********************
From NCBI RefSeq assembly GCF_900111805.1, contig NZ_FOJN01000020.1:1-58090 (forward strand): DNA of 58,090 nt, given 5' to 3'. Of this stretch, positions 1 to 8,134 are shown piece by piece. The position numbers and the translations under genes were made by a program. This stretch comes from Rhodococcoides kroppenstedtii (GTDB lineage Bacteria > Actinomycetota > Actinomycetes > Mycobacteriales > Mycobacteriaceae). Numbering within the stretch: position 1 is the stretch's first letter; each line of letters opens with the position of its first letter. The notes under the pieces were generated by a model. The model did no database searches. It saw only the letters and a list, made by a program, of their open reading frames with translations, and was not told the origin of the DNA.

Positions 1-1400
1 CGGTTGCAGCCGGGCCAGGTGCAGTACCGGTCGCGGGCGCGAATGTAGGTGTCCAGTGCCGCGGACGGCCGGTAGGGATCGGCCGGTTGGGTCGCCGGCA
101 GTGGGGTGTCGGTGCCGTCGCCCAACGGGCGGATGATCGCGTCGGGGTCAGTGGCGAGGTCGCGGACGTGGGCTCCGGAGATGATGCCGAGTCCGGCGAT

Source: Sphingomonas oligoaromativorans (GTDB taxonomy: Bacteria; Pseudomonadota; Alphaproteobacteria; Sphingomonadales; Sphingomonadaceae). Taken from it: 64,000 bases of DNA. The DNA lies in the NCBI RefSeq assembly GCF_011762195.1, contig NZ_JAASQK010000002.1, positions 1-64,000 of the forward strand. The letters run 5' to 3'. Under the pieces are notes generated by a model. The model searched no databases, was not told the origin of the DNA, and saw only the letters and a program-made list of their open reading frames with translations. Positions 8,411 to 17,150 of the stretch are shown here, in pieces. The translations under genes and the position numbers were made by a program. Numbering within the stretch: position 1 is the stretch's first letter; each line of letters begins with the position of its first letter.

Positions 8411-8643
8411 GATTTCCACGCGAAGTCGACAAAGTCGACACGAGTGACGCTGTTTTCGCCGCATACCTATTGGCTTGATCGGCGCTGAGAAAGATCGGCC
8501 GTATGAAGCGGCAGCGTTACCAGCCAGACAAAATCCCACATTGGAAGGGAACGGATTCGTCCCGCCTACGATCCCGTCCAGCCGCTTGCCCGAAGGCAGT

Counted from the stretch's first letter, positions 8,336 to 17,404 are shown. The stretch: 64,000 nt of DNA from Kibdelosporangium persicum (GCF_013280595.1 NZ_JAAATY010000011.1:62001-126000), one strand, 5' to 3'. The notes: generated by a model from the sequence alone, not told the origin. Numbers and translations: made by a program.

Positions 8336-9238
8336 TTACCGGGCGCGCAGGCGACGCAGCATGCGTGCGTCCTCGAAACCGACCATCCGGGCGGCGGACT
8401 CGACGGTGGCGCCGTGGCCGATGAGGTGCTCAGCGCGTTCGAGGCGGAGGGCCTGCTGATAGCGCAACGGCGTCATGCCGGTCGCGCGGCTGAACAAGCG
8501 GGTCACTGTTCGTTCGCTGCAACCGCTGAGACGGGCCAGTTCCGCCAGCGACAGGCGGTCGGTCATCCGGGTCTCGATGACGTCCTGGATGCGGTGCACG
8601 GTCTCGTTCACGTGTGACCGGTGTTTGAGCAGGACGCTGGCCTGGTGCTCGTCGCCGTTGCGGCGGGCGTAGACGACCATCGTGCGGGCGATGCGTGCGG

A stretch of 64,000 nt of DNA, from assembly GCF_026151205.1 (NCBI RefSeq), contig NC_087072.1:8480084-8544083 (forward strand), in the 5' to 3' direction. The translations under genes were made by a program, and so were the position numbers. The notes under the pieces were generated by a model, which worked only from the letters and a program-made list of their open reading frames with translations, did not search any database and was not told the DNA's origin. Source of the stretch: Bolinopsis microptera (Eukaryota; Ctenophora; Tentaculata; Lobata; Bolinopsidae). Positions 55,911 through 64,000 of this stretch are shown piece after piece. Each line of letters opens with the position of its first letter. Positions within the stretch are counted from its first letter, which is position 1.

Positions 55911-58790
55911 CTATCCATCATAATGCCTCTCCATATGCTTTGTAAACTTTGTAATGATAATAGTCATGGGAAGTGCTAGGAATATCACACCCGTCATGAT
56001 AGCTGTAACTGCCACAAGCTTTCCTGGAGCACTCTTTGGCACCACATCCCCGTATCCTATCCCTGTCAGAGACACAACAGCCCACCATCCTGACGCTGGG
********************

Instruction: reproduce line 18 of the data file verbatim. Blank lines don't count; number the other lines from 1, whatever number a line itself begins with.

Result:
56001 AGCTGTAACTGCCACAAGCTTTCCTGGAGCACTCTTTGGCACCACATCCCCGTATCCTATCCCTGTCAGAGACACAACAGCCCACCATCCTGACGCTGGG